Three poems by Laura Ingram

Chopin’s Heart in a Jar
In loving memory of Paige Gong

You, taller than Webster and World Book combined,
you, with your hands careful as November snow
shaken off The Rocky’s broad shoulders
you have a grass stain for a heart and

I bet you could teach me
How to change the color of the cold
water crawling up the creek bank
or how to unravel your gossamer ghost
how to stitch your soft ghost into
a quilt to wrap the wreckage up with—

A shroud for Chopin’s heart, pickled fecund in a jar
Sealed in crystal, the pride of pink Poland.
Bent body buried behind the cathedral

Slouched as in life
as in supplication

I do not know if God ever gives anything back
maybe the summer twilight
shadows kneeling down in the grass
I know how to kneel down in the grass
to be so still, and solemn as Sunday School
pray for a part of you preserved in amber
your voice, soaked in afterglow
enlarged against the glass—

Your heart, scrubbed pink with soft soap in the kitchen sink
taken from its box beneath the bed
taken from your bones mixed with rabbit’s bones
you, given a backpack and a body to empty and fill
a pulse only measured in miles per hour

Your heart, tucked beneath my arms full of blackberry brambles

I give it back glad.



In the game
the pretty girl with two pigtails told me what part to play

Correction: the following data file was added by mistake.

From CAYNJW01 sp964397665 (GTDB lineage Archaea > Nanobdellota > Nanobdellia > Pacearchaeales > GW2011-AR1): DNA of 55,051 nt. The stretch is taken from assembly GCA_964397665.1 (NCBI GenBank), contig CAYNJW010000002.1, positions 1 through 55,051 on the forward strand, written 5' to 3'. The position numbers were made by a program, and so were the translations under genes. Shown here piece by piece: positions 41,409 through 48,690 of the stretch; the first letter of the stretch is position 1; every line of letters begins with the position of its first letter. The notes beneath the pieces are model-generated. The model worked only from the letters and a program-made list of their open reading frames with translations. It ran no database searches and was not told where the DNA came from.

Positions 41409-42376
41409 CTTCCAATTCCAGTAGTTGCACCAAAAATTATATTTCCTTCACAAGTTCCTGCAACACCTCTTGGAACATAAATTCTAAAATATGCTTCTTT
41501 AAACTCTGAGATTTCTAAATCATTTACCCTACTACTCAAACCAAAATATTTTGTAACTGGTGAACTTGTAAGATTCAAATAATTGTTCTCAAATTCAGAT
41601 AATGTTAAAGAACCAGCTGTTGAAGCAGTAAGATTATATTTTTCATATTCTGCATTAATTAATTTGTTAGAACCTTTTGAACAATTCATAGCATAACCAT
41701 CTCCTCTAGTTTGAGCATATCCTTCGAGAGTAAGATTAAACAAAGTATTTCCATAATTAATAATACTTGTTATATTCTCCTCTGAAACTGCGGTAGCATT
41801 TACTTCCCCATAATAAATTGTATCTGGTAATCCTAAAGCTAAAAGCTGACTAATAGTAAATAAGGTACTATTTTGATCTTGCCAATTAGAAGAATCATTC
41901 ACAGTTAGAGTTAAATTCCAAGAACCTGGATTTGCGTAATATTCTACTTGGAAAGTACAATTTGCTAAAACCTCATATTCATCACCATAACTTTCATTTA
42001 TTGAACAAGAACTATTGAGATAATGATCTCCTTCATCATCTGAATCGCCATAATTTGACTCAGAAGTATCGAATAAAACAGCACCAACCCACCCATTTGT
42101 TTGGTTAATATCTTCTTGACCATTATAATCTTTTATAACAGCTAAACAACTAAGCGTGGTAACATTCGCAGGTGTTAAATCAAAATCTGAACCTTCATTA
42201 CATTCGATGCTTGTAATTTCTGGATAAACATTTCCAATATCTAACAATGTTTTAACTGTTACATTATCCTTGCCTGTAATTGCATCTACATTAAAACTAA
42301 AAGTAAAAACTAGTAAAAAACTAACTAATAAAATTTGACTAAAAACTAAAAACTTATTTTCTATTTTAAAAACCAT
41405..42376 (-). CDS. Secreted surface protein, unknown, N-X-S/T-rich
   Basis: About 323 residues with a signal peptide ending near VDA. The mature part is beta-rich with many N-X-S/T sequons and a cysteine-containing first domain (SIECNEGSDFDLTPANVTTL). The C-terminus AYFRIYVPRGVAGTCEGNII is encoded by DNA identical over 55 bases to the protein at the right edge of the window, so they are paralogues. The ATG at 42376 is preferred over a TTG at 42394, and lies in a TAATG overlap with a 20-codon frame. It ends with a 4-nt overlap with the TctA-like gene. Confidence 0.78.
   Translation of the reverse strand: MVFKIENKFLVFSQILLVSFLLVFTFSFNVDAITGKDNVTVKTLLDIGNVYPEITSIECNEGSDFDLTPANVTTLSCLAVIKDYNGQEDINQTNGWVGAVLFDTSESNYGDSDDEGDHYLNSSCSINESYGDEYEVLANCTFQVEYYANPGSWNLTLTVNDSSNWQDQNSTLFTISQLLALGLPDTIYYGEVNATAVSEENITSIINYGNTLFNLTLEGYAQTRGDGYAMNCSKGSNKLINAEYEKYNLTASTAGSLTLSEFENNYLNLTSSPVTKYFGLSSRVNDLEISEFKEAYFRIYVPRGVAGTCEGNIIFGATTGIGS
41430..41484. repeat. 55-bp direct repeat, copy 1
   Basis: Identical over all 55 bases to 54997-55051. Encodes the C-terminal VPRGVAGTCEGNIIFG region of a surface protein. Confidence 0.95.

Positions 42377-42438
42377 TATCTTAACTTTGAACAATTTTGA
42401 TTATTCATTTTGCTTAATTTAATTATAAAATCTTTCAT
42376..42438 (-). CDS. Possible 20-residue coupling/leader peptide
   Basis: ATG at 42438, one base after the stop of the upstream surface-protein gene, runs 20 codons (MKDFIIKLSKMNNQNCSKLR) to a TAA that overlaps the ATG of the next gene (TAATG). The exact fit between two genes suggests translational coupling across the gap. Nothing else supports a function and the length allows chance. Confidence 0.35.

when I got home I hid the stories I wrote
under the bed
along with honor roll ribbons
all blue as dusk

Eleven and a half
the others made me into an alien
I kept my face folded in the bottom of my backpack

Savant, Prodigy, Mutant, Weirdo

Every year on August Fifth
The Mars Rover sings Happy Birthday to itself
I orbit an arbitrary July
Books on my bedside table collecting space dust

No friends, listening to How to Save a Life on loop
in the lavender dim of my bedroom
door cracked
hair hanging half-mast over my ink-speckled spiral notebook
Aurora’s green haloed around my arrhythmia
I remain unafraid of every almost.



Psalm to Tinker Creek

Shushed between aspen and spruce,
body crouched as cursive
by the creek bed
I am awed
by the swarming of hours,
the sneakers of sophomore students
trampling asphalt flowers,
voices shrilling across the dusk
While I, jostled as birth
mud caked beneath my nail beds

misremember the deer my father hit
Driving home in the October pink
from piano class–
headlights gleaming like mardi-gras beads
the urge to snap my own ankles
cease in that same immaculate curl,
cover my broken bones with dark earth—
quiet as ancient fern’s stay kept.


Laura Ingram is a tiny girl with big glasses and bigger ideas. Her poetry and prose have been published in over seventy literary journals, among them The Cactus Heart Review, Gravel, Glass Kite Anthology and Voice of Eve. Her first collection, Junior Citizen’s Discount, was released with Desert Willow Press May 2018. Her second poetry collection, Mirabilis, is forthcoming for 2020 with Kelsay Books.

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